<a href="mailto: dvsavini@cbs.com" target="_blank">Send Your Tips To Dave Savini</a>By Dave Savini

CHICAGO (CBS) – Criminals are targeting fire hydrants in order to make a fast buck.

Underneath the caps is a brass ring fire fighters use to connect their hoses. 2 Investigator Dave Savini found criminals are stealing these rings then selling them for scrap. Recyclers then melt it down for copper.

Stripped hydrants cannot be used during a fire. That has folks who live near the  hydrants worried.

Ken Brown has three children living in his North Side home that had a stripped hydrant.

“I feel that is ridiculous to do that,” Brown says about the thieves. “Put peoples lives in jeopardy just for a little piece of copper.”

Brown points down his street and asks: “If something happens, where’s the nearest fire hydrant?”

Without the ring, firefighters have to find alternate ways to connect their hoses or find other hydrants to use. A delay can be devastating, especially on streets where all of the hydrants had rings stolen.

Earlier this summer, hydrants near a massive New Jersey fire were stripped of the brass rings. The fire grew out of control, destroying buildings and leaving 20 people homeless.

In 2008, a California home was destroyed when firefighters struggled to get water because the nearby hydrants had been stripped of the brass rings.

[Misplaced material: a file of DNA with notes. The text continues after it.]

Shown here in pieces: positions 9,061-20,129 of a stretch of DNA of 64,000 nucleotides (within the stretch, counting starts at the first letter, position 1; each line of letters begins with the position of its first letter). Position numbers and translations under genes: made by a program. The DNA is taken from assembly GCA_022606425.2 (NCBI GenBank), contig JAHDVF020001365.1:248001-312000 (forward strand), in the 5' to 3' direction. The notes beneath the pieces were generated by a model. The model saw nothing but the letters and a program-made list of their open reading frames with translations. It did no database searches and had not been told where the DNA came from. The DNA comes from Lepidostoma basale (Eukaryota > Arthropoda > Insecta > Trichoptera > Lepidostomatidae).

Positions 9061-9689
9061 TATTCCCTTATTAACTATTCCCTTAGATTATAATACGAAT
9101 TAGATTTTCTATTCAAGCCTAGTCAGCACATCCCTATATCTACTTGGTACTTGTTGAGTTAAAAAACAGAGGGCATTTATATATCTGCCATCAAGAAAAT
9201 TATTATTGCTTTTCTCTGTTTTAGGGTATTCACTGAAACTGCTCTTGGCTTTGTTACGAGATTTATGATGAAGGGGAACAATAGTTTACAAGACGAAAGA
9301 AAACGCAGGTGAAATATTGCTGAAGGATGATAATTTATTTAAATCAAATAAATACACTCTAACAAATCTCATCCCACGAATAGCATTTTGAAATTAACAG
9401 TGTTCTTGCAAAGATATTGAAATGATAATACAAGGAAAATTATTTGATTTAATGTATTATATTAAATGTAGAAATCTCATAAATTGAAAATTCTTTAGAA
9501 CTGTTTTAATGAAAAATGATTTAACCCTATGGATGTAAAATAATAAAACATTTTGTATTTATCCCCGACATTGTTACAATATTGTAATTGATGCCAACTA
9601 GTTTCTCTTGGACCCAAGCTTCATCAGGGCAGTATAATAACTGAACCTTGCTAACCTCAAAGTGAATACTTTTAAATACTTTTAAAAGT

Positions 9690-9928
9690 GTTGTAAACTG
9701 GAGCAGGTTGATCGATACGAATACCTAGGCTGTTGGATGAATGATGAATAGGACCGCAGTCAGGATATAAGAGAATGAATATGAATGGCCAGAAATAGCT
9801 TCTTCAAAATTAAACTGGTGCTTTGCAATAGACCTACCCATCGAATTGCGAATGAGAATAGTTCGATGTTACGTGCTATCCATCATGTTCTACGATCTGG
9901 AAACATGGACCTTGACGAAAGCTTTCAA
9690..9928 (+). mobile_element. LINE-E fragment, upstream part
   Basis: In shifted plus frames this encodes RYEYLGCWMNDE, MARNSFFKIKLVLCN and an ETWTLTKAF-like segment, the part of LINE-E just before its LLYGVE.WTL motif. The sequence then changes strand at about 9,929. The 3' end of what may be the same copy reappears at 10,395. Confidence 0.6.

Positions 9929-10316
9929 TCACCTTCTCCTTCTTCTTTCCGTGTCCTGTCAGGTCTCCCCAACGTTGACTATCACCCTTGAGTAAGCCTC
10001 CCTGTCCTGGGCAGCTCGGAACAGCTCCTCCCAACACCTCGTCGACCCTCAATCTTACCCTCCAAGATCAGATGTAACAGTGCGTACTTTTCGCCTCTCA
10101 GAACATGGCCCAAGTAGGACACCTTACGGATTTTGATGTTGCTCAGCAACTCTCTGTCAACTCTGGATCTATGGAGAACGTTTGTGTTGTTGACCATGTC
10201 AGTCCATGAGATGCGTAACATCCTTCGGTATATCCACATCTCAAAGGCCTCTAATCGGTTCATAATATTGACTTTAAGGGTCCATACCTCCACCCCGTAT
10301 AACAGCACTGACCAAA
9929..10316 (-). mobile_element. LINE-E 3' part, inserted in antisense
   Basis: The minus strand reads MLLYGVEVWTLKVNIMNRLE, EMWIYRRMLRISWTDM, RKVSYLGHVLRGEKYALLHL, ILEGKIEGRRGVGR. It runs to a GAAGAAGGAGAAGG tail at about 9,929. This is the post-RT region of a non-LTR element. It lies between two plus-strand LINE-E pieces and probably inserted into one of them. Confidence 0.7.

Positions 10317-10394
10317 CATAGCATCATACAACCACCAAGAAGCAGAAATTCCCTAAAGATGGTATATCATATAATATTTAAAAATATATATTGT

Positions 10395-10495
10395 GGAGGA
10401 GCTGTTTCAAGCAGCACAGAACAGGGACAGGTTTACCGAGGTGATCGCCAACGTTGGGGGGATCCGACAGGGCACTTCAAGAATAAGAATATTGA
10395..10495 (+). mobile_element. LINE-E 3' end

The CBS 2 investigators uncovered brass theft all across Chicago, street after street, even outside Mozart Elementary School.

The rings weigh five pounds and can fetch anywhere from $10 to $15 dollars each when sold for scrap.

The thefts are bad enough, but residents want to know why it takes so long to fix the hydrants. CBS 2 found one hydrant that was left disabled for six weeks. Residents living near the hydrant were angry.

Alma Lazaro says police and fire responded to that stripped hydrant. However, she and city hall insiders say it was not fixed until CBS 2 called about the problem.

“And it [the hydrant] is actually the most important one because there’s four corners there,” said Lazaro.

Nathaniel Gonzalez lives on the same 2200 block of North Tripp.

“A lot of children around here,” Gonzalez said. “Quite a few children, and without that (hydrant) in operational conditions, we may pay the consequences.”

Aside from his hydrant, CBS 2 found hydrants across the area getting repaired by the Chicago Department of Water Management. Crews were sent out after the 2 Investigators contacted city officials.

Second Ward Ald. Bob Fioretti says the city needs to crack down on thefts and speed up repairs.

“We need to have the city personnel get out there and fix these hydrants,” he said. “We had hundreds of hydrants that had been stripped of the brass ring.”

He also wants severe penalties for scrap dealers who buy them.

“If it’s found on their premises, they should lose their license immediately,” Fioretti said.

A Chicago Water Department spokesman says there have been 78 thefts of hydrant port rings, just since July 1. There have been reports of as many as 2,500 hydrants being stripped in a year.

Water and fire department officials are concerned about the thefts but say each fire engine has a special device to connect to stripped hydrants. It takes about 90 seconds to install.

Anyone who sees hydrants being tampered is urged to call 9-1-1.

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